One other note: in many large and small cities in the United States, you may well encounter homosexuals, and some homosexuals will be very open about their lives. Gays (homosexual men) and Lesbians (homosexual women) are everywhere. Many Americans believe that homosexuals have equal rights as well, and many Americans are tolerant: insulting or abusing homosexuals is considered rude, and can also get you into serious trouble in the academic environment. If you have questions or concerns about homosexuality, you should ask a trusted counselor or advisor.
Americans are very concerned with personal hygiene. Most Americans take frequent baths or showers, typically washing their hair every day. Americans use many types of toiletries, deodorants and perfumes. Americans also change their clothes every day. Americans find natural body odors very unpleasant. Although frequent bathing and use of chemical deodorants, soaps and perfumes may not seem necessary to you, adhering to local customs will have a positive effect on your social relationships here in the United States.
Friendships among Americans tend to be different than those among people from some other cultures. Americans may have a few very close friends, but they also develop many less intense social relationships with people. Americans tend to have many “friends” – people with whom they have work, class, social, or sexual relationships. The American concept of friendship is difficult to understand. Many international students feel some frustration in their attempts at forming and maintaining friendships with Americans. This is not meant to discourage you from making friends with Americans, it is only intended to make you aware that behavior between American friends might be different from what you would expect.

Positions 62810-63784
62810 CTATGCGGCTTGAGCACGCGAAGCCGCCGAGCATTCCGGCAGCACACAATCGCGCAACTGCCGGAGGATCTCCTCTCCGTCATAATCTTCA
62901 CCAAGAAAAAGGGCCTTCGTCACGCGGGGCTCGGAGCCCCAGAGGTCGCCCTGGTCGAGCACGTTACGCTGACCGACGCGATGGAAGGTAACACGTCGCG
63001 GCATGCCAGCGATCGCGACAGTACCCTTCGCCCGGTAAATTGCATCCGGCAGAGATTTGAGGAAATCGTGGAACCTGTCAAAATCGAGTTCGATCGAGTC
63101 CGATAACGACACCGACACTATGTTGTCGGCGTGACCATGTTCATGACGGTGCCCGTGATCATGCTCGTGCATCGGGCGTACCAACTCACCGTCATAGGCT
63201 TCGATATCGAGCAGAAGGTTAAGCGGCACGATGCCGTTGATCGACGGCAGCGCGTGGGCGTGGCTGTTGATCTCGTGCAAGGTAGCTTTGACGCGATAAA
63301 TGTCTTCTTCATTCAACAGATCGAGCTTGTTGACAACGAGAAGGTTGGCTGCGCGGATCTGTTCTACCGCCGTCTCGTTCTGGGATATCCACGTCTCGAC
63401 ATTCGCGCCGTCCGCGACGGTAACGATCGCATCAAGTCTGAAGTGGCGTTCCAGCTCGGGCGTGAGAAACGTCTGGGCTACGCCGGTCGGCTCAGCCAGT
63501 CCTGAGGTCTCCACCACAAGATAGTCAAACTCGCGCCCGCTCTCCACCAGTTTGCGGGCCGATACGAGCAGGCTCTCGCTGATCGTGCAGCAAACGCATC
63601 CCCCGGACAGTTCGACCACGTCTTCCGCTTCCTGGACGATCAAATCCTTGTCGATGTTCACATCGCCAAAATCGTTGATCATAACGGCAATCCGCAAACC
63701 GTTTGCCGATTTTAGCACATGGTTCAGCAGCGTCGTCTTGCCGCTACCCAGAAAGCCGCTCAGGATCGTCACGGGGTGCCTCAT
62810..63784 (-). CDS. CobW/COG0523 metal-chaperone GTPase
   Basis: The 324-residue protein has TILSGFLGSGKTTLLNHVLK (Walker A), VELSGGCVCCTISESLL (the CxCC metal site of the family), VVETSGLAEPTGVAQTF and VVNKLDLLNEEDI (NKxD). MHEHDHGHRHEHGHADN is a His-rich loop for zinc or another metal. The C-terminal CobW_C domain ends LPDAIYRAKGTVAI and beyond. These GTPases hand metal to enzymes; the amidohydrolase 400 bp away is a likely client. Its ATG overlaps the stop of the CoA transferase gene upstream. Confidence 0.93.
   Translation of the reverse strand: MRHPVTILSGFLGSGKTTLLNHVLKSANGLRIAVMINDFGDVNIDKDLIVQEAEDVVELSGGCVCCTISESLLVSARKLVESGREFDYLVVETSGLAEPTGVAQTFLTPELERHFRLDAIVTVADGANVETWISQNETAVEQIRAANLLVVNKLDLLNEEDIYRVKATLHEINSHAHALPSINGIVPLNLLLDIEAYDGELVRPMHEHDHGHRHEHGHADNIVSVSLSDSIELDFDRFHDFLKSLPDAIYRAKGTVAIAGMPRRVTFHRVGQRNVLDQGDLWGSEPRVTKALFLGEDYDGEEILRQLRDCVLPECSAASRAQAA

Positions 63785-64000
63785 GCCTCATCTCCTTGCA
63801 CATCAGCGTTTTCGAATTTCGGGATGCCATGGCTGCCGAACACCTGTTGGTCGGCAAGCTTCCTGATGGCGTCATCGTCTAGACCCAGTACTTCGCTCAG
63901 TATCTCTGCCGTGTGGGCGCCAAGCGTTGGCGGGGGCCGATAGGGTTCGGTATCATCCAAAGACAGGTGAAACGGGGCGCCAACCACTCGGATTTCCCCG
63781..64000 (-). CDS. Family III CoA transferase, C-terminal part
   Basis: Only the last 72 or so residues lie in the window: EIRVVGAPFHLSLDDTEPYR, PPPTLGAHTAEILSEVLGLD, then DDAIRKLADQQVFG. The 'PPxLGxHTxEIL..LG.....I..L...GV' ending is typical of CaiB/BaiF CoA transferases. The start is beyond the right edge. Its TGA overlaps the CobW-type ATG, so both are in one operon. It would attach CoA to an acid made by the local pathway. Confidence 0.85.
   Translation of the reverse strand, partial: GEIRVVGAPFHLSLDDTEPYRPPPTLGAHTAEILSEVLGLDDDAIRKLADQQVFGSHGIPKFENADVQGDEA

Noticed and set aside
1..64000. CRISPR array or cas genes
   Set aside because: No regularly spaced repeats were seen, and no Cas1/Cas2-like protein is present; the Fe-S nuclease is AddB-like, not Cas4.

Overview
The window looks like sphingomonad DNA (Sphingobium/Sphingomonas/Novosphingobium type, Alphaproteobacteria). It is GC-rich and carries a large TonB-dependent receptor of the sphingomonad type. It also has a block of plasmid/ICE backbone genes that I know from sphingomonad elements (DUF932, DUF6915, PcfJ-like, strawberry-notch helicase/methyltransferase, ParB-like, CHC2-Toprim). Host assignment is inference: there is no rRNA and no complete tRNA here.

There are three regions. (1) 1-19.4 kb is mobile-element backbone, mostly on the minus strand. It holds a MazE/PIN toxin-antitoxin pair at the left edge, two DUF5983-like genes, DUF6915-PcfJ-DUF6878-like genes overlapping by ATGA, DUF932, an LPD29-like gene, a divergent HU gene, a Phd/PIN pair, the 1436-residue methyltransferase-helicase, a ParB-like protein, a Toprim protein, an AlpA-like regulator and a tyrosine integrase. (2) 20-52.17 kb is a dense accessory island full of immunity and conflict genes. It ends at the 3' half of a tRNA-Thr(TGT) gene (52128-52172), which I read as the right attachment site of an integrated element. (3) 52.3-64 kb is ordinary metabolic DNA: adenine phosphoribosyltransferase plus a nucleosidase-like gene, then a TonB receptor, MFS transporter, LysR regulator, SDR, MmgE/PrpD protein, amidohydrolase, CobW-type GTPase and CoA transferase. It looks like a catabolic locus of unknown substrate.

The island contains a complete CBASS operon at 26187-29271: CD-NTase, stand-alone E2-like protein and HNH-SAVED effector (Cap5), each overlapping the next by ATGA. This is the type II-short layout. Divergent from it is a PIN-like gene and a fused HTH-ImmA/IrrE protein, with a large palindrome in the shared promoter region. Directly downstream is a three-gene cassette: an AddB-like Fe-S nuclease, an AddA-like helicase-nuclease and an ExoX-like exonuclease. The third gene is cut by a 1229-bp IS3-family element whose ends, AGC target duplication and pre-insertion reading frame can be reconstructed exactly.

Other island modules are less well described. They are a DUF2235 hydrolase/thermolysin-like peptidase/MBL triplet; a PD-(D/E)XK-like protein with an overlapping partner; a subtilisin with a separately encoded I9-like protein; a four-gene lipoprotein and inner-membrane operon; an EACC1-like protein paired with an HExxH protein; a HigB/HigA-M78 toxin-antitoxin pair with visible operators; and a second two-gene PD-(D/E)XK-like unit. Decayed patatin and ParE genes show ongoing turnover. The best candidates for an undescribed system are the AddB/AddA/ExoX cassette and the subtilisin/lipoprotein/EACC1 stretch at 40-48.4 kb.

Public Displays of Affection (PDAs)
In normal situations, Americans tend to avoid “Public Displays of Affection”, or “PDAs” between friends of the same or different sex. In general, Americans do not hug or hold hands with their friends in public areas unless it is some special occasion. PDAs may lead to lead Americans to misunderstand the nature of your friendship when in public. In private, Americans may hug or hold hands with their friends.
Romantic partners may show PDA’s, but only within limits: hand holding and short kisses in public are OK, but prolonged kissing and other activities are considered offensive, and even strangers may ask them to stop.